For four decades, some of the world’s most visionary artists – including Andy Warhol, Roy Lichtenstein, David Hockney and Jeff Koons – have been inspired to create stunning works of art using a BMW vehicle as the canvas. Working on his BMW M1 Art Car in 1979, Warhol said of his creation: “I have tried to give a vivid description of speed. If a car is really fast, all contours and colors will become blurred.”
The BMW Art Car collection launched in 1975, when French race-car driver Hervé Poulain asked his friend, the artist Alexander Calder, to design a car for him. A BMW 3.0 CSL, transformed by Calder, was raced at the “24 Hours of Le Mans,” and fans were dazzled. A new tradition was born.
The BMW Art Car Collection is a unique means of artistic expression – rolling sculptures that blend painting and graphic design; cars transformed into iconic and evocative works. The series will continue this year, featuring the work of Beijing-based, 38-year-old Chinese artist Cao Fei and the renowned 85-year-old American conceptual artist John Baldessari. Selected by an international jury of museum directors and curators, they will create this year’s BMW Art Cars (#18 and #19, respectively) using BMW M6 race cars. Baldessari’s project will be unveiled at Art Basel in December; Cao Fei’s will be shown in the summer of 2017, at a location yet to be determined.
“For me, the car is certainly an icon of contemporary life.”
Just as BMW prides itself on boldness and innovation, so do these two artists. As the BMW Art Car jury has noted of its selection, “Fei is one of the most promising and boldest Chinese artists of her generation. For her work on the 18th BMW Art Car, we are in particular looking forward as to how she may turn the car into an imaginative part of her parallel universe. Baldessari is a great pioneer and godfather of an entire art scene in L.A. and beyond. As a ‘serial’ inventor, he keeps surprising us, and we are excited to see the unexpected in what he will come up with for the 19th BMW Art Car.”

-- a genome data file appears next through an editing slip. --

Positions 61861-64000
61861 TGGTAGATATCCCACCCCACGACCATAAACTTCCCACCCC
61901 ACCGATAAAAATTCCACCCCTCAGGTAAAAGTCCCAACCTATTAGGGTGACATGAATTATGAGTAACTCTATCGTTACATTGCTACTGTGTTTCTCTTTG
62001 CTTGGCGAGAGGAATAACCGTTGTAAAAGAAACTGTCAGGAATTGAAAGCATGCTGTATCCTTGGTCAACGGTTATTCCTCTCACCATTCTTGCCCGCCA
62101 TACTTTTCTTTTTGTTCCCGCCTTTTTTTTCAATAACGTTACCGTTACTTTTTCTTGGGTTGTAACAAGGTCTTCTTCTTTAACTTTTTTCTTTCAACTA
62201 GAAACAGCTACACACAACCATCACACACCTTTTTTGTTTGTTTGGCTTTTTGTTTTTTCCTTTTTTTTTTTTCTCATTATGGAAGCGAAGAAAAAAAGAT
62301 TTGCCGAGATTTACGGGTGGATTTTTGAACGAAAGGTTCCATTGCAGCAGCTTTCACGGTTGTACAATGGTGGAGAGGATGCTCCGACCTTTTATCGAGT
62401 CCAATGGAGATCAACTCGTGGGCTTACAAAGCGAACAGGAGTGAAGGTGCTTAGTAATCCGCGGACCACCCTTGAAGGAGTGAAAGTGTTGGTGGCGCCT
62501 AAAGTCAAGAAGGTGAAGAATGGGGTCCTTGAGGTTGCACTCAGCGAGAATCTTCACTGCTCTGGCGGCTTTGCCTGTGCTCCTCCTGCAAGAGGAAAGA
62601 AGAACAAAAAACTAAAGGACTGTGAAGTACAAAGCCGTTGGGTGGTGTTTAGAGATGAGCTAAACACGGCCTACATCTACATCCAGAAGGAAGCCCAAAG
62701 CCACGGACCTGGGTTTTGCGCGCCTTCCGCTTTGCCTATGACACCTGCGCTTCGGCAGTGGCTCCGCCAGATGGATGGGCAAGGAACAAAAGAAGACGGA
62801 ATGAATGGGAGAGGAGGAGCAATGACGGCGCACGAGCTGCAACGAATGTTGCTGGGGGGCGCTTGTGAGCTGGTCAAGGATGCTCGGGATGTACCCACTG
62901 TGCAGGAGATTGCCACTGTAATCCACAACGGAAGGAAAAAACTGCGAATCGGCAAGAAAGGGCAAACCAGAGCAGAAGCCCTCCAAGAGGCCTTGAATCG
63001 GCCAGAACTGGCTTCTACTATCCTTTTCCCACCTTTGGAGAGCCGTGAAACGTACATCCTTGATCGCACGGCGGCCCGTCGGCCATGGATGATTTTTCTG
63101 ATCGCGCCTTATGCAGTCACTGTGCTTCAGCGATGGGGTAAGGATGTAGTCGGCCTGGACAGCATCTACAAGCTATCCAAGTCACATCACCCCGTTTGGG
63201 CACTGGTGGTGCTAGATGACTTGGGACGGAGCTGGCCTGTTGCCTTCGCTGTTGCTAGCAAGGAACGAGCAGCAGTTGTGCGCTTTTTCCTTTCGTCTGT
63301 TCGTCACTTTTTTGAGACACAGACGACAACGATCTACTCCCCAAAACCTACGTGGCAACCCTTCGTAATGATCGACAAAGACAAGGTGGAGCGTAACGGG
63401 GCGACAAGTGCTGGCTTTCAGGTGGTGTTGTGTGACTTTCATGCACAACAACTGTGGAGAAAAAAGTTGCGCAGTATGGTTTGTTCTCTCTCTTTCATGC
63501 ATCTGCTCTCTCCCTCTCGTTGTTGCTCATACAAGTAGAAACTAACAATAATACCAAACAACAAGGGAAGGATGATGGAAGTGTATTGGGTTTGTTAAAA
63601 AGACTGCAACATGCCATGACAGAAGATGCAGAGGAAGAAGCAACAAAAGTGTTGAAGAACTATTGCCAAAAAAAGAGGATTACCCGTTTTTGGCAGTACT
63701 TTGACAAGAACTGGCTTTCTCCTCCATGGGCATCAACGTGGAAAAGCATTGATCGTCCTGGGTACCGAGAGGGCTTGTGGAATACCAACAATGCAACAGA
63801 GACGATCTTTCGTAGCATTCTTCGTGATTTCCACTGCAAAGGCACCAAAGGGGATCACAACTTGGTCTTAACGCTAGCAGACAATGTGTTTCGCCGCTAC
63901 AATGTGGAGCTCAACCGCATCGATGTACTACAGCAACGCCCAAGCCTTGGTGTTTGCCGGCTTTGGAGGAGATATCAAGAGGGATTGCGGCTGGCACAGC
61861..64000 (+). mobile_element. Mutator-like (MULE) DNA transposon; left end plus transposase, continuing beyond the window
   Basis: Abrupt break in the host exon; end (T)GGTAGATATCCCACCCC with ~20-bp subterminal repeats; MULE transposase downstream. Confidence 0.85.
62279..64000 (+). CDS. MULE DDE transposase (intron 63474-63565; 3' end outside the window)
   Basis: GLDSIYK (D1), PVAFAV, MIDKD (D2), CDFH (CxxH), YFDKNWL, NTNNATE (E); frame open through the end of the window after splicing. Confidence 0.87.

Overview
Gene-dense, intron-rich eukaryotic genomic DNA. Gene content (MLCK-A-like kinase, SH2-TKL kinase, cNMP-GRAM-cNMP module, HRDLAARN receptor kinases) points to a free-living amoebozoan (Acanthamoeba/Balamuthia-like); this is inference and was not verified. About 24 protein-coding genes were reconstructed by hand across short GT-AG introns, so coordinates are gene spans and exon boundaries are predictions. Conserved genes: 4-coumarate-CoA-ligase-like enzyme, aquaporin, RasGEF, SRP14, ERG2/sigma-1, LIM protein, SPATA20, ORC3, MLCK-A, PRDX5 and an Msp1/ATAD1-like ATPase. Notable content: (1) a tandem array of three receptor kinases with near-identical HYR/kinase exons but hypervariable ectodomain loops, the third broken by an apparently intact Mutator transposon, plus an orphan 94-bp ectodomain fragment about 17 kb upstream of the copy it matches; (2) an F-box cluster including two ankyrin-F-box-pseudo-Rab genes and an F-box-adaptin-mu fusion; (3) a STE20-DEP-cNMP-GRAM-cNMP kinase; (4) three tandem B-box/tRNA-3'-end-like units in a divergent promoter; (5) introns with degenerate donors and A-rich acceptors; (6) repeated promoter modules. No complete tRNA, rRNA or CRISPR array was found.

Interestingly, Fei has never owned a car and she does not know how to drive. Yet she is interested in the notion of speed: “Acceleration – a concept that reminds me of my desire for speed as a runner during the Young Pioneers days – is deeply connected to the entangled contemporary relationships between velocity, energy and the country.”
For her Art Car project, she has been doing extensive research, just as she does for all her work. She’s interested in depictions of cars in pop culture, and in the intersection of driving and technology what she describes as “a landscape of no man’s land” with self-driving cars and virtual reality. During visits to BMW plants in Shenyang, Tiexi, and in Munich as part of her research, she was fascinated to observe the use of robots in the vehicle production process.
Born and raised in California, John Baldessari has a distinctly different relationship to cars, one that seems deeply personal. He has always been interested in typography and in minimalist applications of color often adding his iconic colored dots to his work and adding found photography and images. Those elements (and intriguing juxtapositions) will make their way into his BMW Art Car design.
Commenting on his approach, he noted: “For me, the car is certainly an icon of contemporary life. I have done sculpture before, but it’s the first time I have ever, in a sense, collaborated. I didn’t design the car – I collaborated with the designers of the car. I think the challenge comes in making something that cannot be understood from just one point of view, but only from a total point of view. I figured my use of colored dots is kind of an iconic series, so I had to include that. I’m actually advertising myself.”
After the 2016 BMW Art Cars make their world premiere, they will head to the racetracks: next year, Fei’s car will be part of a major race in Asia, and Baldessari’s car will be featured at the “Rolex 24 At DAYTONA” in the United States.